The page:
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fordmg
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Re: Eternal on the Water: Chapters 1-8


Carmenere_lady wrote:

I thought Mary's rush to have herself sterilized was a bit far fetched.  She doesn't know for certain if she has the disease and I would think she would have to pay for the procedure herself.  I can't see medical insurance covering something like that without affirmation of medical necessity.


 

I don't think it was strange that Mary be sterilized.  Even if she didn't have the disease, she might be a carrier. And I don't think insurance comes into the picture here.   I know a person whose mother commited suicide, and she decided not to have children because she was afraid of "post natel depression".  She was also concerned that the depression would be inheritable and didn't want to pass it on to generations. 

MG

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starie_nite
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Re: Eternal on the Water: Chapters 1-8

So, I did make it through the first eight chapters, eventually.  It took quite some time to get into the book.  I did state previously that starting with the ending would be sort of like skipping to the end of the book, and I stand by that assertion.  

 

From a Love at First Sight point of view, I absolutely believe in immediate attraction, so the relationship between Mary and Cobb didn't seem to be too much, too fast for me.  It was very uncomplicated, as new love normally is,  I will tie in the test information here: I think I could avoid telling the results, but I think it would be hard to keep that knowledge from changing the way I would react to the other person.  I might consider being a little more forgiving when he was having a bad day, a little more reluctant to be irritated or annoyed with him when he was just being ridiculous.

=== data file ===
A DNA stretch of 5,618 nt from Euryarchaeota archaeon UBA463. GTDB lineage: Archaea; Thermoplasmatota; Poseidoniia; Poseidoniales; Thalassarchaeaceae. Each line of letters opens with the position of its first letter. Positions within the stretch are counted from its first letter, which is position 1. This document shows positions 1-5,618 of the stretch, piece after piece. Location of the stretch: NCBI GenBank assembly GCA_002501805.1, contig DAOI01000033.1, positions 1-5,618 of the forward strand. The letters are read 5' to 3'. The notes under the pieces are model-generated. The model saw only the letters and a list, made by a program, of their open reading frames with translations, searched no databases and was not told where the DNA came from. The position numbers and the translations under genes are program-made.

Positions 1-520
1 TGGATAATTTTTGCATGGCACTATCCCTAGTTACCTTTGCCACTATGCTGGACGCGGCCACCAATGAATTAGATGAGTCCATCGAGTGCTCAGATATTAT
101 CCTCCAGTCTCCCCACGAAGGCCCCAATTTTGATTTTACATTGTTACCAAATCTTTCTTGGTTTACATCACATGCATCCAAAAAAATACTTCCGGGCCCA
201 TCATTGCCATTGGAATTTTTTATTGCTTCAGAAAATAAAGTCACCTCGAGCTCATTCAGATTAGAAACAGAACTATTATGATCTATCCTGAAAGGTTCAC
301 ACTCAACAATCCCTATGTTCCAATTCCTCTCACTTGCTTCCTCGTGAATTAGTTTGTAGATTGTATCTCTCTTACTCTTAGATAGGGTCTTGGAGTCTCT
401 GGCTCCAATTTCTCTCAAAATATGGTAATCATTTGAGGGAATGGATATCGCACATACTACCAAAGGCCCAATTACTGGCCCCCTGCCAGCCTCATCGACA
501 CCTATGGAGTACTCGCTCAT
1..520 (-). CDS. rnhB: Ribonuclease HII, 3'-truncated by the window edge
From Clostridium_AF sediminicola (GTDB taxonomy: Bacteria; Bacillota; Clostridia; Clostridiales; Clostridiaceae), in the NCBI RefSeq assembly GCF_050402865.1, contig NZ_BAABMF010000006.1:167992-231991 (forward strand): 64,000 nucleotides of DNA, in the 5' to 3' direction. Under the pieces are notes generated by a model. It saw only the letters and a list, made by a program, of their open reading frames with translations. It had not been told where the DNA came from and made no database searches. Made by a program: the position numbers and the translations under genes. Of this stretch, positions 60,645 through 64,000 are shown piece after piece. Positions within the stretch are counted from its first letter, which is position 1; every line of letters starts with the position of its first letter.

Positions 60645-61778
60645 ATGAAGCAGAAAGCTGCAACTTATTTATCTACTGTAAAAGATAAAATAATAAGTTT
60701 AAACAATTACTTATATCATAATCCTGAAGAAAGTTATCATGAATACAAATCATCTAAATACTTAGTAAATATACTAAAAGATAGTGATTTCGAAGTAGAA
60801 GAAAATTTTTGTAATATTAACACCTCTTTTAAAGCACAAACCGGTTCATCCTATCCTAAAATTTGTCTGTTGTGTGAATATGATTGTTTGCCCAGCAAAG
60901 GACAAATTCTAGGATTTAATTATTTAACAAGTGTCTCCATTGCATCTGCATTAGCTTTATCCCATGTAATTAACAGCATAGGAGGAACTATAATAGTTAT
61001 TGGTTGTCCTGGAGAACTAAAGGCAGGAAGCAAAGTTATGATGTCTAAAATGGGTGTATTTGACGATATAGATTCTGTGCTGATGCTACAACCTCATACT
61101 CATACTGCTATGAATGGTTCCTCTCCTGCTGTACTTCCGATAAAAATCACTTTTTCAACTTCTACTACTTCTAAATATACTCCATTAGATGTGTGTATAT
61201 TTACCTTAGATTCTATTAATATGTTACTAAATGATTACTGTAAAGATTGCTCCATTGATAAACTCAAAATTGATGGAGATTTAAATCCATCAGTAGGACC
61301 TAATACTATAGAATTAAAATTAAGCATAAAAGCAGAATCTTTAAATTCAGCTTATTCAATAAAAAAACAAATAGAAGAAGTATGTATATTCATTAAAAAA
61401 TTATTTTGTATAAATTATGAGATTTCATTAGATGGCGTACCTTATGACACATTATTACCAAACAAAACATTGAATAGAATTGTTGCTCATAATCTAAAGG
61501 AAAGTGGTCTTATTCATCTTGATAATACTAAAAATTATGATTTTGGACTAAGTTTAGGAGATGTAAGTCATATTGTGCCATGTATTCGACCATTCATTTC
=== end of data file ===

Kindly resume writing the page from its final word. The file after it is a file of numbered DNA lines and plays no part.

As for the relationship Cobb has with HDT, that is one of my least favorite directions of this novel.  That story line only serves to be pretentious and far-reaching.  I understand the idea of taking a sabbatical to learn more about a favorite author and work on an essay, but I get writing only serves to be annoying.

 

Thankfully, the story takes a turn for the better with the introduction of the Chungamunga girls.  I really love the premise of this group and the goals they have set for themselves.  The idea of allowing a girl to be a girl in the face of illness is beautiful.  I also like the fact that Monninger writes Cobb as being understanding instead of making any snarky comments, which could be the "easy" route to go.

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Sunltcloud
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Re: Eternal on the Water: Chapters 1-8

 

Pretentious and far reaching? Could you explain how you arrived at this? I have taken several trips to follow in the footsteps of a favorite writer or artist and don't understand what you mean. As I see it in this novel, the author gives Cobb a love of nature; Thoreau is an incentive to explore. That he finds a nature lover and expert kayaker like Mary, falls in love, and experiences nature through Mary rather than through writing about Thoreau seems fitting to me.

starie_nite wrote:

 

As for the relationship Cobb has with HDT, that is one of my least favorite directions of this novel.  That story line only serves to be pretentious and far-reaching.  I understand the idea of taking a sabbatical to learn more about a favorite author and work on an essay, but I get writing only serves to be annoying.